The Implications of Regulating Online Sports Betting
Online betting is any form of betting conducted online. This includes sports betting, online casinos and virtual poker. The first online betting venue open to the public, was online ticketing for the first Liechtenstein International Poker Tournament in October 1994. Since then, online betting has become more popular and is now an integral part of most major sporting events and games.
There are many questions surrounding the future of online betting in the United States. Some worry that it may lose its congressional support given that many members of Congress are strong supporters of online gaming. Others believe that online betting will increase because it will allow states to experiment with new tax laws. A few states such as Montana already allow online gaming and sales. There is no current legislation preventing states from legalizing sports betting or allowing states to enact statewide gambling initiatives.
Opponents argue that the U.S. should not make it legal for online casinos and sports book businesses to operate within the states. The main argument against legalized online gambling revolves around the concern that it will make it illegal to operate online in certain areas or if you run a website in a particular state, that it could have an impact on that state’s gambling, online gaming and business climate. For example, if the U.S. legalized online betting but then placed all of the state casinos out of commission, that could hurt the Las Vegas economy which depends so heavily on the gambling industry.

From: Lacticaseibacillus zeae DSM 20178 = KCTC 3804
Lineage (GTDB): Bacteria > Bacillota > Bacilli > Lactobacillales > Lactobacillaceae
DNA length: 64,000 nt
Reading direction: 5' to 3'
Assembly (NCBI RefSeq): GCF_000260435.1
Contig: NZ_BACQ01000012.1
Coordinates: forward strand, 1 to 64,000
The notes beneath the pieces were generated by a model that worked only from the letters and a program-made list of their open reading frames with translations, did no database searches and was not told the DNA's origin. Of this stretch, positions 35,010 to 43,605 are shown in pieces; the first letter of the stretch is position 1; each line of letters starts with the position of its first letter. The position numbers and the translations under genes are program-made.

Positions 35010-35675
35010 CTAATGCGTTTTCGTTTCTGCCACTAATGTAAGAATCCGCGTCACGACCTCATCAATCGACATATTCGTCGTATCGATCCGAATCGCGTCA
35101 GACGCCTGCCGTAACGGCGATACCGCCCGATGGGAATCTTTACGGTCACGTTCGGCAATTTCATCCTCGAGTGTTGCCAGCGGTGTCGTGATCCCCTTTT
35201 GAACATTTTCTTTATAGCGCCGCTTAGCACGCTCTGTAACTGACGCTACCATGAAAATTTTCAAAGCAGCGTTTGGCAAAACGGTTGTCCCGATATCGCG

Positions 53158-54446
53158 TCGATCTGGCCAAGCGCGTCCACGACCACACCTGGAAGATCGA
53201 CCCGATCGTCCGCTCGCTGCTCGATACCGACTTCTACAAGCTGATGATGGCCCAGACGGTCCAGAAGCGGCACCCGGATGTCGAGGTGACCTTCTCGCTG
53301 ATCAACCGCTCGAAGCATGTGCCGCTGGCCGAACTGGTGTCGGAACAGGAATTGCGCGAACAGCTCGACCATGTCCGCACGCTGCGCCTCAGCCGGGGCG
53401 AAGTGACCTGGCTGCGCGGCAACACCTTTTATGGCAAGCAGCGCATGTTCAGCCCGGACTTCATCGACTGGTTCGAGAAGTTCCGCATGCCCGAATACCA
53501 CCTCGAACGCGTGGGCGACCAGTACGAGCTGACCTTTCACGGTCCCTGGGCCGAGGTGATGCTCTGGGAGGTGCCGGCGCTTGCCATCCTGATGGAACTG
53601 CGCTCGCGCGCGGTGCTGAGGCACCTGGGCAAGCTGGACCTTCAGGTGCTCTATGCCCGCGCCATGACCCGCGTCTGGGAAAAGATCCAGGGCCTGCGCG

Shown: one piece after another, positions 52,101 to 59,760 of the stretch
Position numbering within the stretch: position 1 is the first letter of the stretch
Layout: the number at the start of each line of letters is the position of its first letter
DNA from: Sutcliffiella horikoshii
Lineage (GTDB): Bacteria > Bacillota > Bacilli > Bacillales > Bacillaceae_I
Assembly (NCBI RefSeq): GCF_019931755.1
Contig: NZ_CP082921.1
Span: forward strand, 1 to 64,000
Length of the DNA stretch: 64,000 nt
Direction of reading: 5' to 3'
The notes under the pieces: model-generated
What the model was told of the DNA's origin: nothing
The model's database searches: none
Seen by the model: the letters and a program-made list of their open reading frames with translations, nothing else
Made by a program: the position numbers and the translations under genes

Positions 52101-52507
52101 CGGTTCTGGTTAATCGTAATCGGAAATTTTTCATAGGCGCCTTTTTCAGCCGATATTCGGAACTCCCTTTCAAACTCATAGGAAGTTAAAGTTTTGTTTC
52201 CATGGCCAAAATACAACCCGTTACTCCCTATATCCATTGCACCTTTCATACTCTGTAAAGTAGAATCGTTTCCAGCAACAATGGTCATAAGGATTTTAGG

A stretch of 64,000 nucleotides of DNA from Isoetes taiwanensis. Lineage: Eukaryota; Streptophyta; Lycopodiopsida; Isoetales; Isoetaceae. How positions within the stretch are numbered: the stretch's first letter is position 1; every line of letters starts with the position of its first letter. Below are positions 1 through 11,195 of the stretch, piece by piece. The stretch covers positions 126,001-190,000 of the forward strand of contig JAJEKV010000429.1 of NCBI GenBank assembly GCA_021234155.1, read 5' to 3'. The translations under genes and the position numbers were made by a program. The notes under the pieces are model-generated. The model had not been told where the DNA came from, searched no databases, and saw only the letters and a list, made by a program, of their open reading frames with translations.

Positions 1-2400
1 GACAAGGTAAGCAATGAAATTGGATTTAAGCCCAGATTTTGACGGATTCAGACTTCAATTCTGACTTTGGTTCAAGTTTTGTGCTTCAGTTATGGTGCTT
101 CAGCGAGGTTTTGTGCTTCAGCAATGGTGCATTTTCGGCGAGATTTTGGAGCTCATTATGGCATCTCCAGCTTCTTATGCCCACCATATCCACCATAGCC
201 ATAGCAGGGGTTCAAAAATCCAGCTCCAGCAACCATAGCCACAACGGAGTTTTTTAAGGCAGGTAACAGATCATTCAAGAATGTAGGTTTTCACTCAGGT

Since there is no Congressional committee looking into the online betting industry, some members of Congress (particularly Republicans) see the new bill as an opportunity to increase their political power. Legal wagering is already illegal in some states, such as California and New Jersey, but only in a few isolated instances, such as in the case of online betting. With just a simple majority in the Senate and a House with a likely majority, some legislature members see an opportunity to make their constituents vote against something they consider liberal-oriented or fundamentally liberal-laired. Whether this new legislation actually ends online betting or makes it illegal across the board remains to be seen.
It’s easy to look at the politics of online wagering and say “oh well, maybe Congress won’t do it anyway” and move on. However, that might not be the best approach. If the law becomes universally implemented it could force U.S. companies to stop operating in certain countries and/or create new laws for U.S. companies to follow. In other words, if it becomes the law there is no way to be sure how your bets are placed and there is no recourse if they are placed incorrectly. As more controversy erupts around sports betting, we’ll see how the future of America’s legal system may play out.
If you’re considering placing bets on college football, auto racing, or any other type of sporting event, now is a great time to take action. While the law surrounding online betting in the U.S. is still pretty hazy, the trend is clear – stay ahead of the curve. While sportsbooks don’t like being compared to organized crime, there is no denying that they are an integral part of the American sports industry. Online sportsbooks have been used for years by ardent fans and professional gamblers alike to place their bets on any event imaginable, and while the future may hold many clues about the way the law will impact online betting, there’s no denying that the sports books will always remain a staple element in the American sports landscape.